It comes as no surprise to hear that Google is still king when it comes to online search. According to the consulting firm Define Media Group, Google accounted for 93% of online and mobile web search traffic worldwide between January and December of 2014.
In the US market, however, Google saw significant dips in its market share over the past two months of 2014. According to StatCounter, Google’s US market share dropped from 79.3% to 75.2% at the end of 2014. The reason? Mozilla’s Firefox, which had been using Google as its default search engine, signed a five-year deal with Yahoo in November of 2014.
Not surprisingly, Google’s loss is Yahoo’s gain, with their market share up from 7.4% to 10.4%. With this shift, Bloomberg.com is reporting that Google now holds its lowest market share since 2009.
What’s interesting is that there are other reports that suggest Google’s market share in mobile search is increasing in the US. Media agency Merkle recently claimed that Google’s mobile market share is continuing to grow, reaching nearly 86% in Q3. This is actually not surprising, given that Google is the default search engine for both iPhones and Androids.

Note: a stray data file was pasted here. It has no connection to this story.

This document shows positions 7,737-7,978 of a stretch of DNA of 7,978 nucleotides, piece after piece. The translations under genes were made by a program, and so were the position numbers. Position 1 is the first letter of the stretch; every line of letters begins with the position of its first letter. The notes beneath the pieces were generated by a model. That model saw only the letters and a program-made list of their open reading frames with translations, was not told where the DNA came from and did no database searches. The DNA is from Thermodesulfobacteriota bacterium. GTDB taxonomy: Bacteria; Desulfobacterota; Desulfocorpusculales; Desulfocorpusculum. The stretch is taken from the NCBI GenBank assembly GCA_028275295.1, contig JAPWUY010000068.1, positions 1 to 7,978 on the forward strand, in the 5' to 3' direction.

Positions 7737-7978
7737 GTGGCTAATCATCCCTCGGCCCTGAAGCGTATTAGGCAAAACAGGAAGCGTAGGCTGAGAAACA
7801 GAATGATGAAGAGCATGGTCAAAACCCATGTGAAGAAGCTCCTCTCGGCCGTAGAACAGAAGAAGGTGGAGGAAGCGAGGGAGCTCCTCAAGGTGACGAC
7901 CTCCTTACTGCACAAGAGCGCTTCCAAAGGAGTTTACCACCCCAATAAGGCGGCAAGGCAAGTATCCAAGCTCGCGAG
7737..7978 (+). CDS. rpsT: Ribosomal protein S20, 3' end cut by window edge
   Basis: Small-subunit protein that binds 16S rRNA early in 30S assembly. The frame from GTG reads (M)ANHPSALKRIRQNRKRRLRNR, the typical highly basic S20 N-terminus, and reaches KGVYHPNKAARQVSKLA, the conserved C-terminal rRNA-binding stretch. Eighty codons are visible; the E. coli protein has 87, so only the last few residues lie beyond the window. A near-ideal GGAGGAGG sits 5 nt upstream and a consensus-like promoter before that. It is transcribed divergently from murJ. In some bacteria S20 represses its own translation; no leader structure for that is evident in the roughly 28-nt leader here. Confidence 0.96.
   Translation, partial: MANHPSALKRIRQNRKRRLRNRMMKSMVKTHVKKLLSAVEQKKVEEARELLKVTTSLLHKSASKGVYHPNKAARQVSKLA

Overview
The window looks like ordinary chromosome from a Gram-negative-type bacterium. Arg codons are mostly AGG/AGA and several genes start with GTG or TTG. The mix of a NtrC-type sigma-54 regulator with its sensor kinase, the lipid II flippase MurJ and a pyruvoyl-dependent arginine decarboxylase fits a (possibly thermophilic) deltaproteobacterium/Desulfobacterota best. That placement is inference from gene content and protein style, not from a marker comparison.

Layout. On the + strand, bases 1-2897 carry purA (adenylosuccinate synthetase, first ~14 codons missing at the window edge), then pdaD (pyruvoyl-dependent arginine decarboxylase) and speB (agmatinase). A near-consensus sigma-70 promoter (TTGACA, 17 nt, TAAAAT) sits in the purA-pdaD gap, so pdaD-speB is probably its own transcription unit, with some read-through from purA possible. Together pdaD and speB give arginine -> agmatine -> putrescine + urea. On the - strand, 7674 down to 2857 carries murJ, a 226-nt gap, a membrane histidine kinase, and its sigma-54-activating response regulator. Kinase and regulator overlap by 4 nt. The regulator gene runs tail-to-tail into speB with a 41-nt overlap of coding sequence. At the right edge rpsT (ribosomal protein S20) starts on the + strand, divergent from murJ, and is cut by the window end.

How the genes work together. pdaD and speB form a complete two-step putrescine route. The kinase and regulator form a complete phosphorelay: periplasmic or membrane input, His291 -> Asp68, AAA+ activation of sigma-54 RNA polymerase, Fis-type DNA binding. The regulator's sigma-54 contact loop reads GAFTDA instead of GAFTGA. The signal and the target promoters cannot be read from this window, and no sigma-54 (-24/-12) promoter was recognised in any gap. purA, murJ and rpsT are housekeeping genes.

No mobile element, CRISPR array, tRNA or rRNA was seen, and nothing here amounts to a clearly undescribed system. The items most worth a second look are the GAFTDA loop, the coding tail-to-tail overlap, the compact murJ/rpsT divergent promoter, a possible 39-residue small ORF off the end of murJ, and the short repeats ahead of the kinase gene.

Google is now facing the possibility that Apple may dump Google as the default search engine on their Safari browser. Google’s partnership deal with Safari ends this year and many are anxious to see if Apple renews, replaces Google with one of their competitors, or develops their own search engine.
In the meantime, Google is seeing is stock value slide. Since the start of 2015 GOOGL has lost 6.9%, and 19.1% since reaching an all-time high of $610.68 on February 28, 2014.
Should Google be concerned by these negatives? Not really. Google makes its money off of search advertising and there’s no reason to think that advertisers will suddenly switch allegiances. In fact, Mark Ballard of the Rimm-Kaufman Group noted that Firefox’s share of total paid search traffic has declined since December. This appears to negate at least some of the advantage Yahoo gained by partnering with Firefox.
If Apple decides to part ways with Google this year then I think Google can start to worry, but for now, Google can use this negative news to their advantage, to help ward of the antitrust critics.